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News from the state capitol: Health care bills now in effect PDF Print E-mail
Written by Holyoke Enterprise   

Wednesday, July 1 marks the day a number of new laws spearheaded by Democrats go into effect. Greeley’s representative, Jim Riesberg, has led the legislative efforts on four of these bills that aim to make healthcare more affordable.

Rep. Riesberg’s Colorado Health Care Affordability Act is the most significant health care reform legislation in Colorado in four decades. When fully implemented, House Bill 1293 will provide health coverage to more than 100,000 uninsured Coloradans and reduce uncompensated care and cost shifting.

No new patients will be accepted through this program until the federal agencies grant their approval—a change that is expected early next year. This bill was a key piece in Governor Ritter’s legislative agenda.

“This is a Colorado solution to a Colorado problem,” said Rep. Riesberg. “Whether or not Washington is able to fix our broken health care system, here at home, we can make huge strides toward making health care more affordable for all.”

Senate Bill 26 (with Sen. Suzanne Williams) will prevent sub-par athletic trainers from misrepresenting themselves to clients by requiring them to be qualified to work with athletes in the identification, treatment, and prevention of injuries. This legislation assures a licensed athletic trainer will have at least a BA degree from an accredited athletic training program and will have passed a national competency examination. Athletic trainers work under the direction of a physician with sports teams and in specialized clinics.

Senate Bill 239 (with Sen. Lois Tochtrop) significantly updates the state’s Nurse Practice Act. Now, nurses will be able to provide more medical services and prescribe medications. As nurses are paid less than doctors, these changes will help keep health care costs down.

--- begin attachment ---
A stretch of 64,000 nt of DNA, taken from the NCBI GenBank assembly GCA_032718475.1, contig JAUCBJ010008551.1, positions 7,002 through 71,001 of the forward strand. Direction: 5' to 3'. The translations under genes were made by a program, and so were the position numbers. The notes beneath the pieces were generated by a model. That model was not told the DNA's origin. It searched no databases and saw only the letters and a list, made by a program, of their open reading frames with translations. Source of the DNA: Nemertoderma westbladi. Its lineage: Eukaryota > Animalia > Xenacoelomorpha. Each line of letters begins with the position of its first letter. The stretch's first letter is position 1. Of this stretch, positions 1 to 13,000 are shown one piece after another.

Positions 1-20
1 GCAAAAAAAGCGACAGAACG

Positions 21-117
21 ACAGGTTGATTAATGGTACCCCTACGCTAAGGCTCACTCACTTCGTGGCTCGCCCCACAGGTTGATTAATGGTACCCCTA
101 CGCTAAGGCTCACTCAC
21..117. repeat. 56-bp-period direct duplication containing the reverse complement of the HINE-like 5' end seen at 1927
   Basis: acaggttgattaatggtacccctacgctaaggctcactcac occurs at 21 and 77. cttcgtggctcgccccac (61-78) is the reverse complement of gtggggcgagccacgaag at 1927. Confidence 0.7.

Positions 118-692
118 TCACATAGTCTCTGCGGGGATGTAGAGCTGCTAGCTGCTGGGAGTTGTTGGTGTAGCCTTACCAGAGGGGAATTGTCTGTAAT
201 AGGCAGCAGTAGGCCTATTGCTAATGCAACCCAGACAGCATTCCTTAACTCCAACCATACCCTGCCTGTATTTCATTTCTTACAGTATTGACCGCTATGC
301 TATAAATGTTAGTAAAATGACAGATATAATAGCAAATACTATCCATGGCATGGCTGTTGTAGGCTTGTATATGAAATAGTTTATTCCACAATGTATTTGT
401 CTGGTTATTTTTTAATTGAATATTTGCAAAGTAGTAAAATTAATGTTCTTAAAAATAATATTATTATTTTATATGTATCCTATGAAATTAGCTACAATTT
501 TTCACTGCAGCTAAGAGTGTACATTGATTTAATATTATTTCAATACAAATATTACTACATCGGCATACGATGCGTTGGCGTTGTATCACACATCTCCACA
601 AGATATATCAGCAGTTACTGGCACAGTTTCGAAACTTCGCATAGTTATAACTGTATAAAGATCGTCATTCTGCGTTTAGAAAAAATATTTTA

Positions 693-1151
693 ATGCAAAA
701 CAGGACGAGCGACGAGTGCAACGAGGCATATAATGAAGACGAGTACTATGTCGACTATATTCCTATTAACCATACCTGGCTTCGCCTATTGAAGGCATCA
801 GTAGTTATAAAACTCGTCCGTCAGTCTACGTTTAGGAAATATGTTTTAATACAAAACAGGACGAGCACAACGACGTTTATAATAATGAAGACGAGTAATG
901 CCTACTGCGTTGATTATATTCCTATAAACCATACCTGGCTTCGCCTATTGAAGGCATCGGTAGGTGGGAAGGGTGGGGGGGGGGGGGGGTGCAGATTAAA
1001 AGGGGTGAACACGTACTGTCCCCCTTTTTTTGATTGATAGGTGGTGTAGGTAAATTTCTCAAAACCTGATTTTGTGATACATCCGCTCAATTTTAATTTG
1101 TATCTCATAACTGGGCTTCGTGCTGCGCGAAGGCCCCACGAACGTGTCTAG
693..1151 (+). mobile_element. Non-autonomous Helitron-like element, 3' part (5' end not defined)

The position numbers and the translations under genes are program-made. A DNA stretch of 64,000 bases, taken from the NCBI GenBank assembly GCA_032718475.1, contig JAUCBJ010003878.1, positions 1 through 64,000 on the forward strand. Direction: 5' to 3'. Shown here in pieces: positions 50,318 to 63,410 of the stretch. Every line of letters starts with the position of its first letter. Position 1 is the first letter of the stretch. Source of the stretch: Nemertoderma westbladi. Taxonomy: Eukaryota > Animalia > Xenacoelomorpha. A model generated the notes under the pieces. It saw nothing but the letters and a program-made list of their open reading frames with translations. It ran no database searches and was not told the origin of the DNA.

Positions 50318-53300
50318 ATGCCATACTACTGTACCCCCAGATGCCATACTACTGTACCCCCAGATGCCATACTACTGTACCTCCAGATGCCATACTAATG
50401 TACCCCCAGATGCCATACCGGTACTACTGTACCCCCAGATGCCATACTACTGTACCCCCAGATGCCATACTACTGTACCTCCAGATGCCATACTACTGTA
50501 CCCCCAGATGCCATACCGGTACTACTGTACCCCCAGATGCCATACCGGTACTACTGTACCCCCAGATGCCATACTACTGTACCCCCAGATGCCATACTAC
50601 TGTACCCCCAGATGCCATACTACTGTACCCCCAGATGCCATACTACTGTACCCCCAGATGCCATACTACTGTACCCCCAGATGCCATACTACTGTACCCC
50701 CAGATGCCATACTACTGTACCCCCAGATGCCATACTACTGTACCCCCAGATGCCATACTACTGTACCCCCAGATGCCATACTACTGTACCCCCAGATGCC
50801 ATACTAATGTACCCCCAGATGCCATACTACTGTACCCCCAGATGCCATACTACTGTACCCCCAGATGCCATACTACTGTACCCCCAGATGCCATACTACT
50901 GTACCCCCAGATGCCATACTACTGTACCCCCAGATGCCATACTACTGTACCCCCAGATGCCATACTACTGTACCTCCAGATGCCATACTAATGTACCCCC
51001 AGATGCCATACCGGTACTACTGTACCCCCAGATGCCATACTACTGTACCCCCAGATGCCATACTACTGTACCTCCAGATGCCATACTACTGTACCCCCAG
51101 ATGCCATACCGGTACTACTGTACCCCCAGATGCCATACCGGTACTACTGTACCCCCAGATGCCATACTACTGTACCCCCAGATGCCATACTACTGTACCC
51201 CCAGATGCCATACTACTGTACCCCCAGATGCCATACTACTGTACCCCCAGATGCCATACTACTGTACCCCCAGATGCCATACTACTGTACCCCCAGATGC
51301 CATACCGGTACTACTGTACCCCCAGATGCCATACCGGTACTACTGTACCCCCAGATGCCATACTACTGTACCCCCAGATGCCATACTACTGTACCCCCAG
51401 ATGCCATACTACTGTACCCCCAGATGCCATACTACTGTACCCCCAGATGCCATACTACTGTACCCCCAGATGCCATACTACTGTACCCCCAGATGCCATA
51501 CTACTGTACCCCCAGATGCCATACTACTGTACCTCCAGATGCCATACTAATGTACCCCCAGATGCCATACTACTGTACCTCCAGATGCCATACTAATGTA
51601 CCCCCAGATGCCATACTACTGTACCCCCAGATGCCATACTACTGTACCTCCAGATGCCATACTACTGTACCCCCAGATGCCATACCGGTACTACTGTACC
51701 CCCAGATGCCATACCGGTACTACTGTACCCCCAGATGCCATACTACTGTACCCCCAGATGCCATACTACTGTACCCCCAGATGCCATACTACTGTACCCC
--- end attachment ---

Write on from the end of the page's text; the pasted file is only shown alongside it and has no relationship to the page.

In order to receive prescriptive authority, an Advanced Practice Nurses (APN) must have a graduate degree in a nursing specialty, complete a structured post-graduate mentorship of at least 1,800 hours, be national certified and obtain professional liability insurance. APNs must also establish collaborative agreements with physicians. The bill also creates a group to support collaboration and communication between the practices of nurses and physicians.

Rep. Riesberg said, “Sometimes, it’s these little things that make a big difference. Few citizens outside the capitol paid attention to the Nurse Practice Act, but this could have big implications for patients and bill-payers across the state. By expanding the care that they are legally able to provide, advanced practice nurses can now provide more care, in more communities, for less money.”

Lastly, SB 251 (with Sen. Chris Romer) permits optometrists and physicians to prescribe and sell a new trend in eye-care drug-releasing contact lenses. Under current law, optometrists and physicians may prescribe and dispense drugs, however only pharmacies may legally sell drugs.

As of Wednesday, patients will not have to go back and forth—from the optometrist to get a prescription, to the pharmacy to pick up the lenses, back to the optometrist to get the lenses fitted. A doctor can do it all in one appointment. This saves consumers both time and money.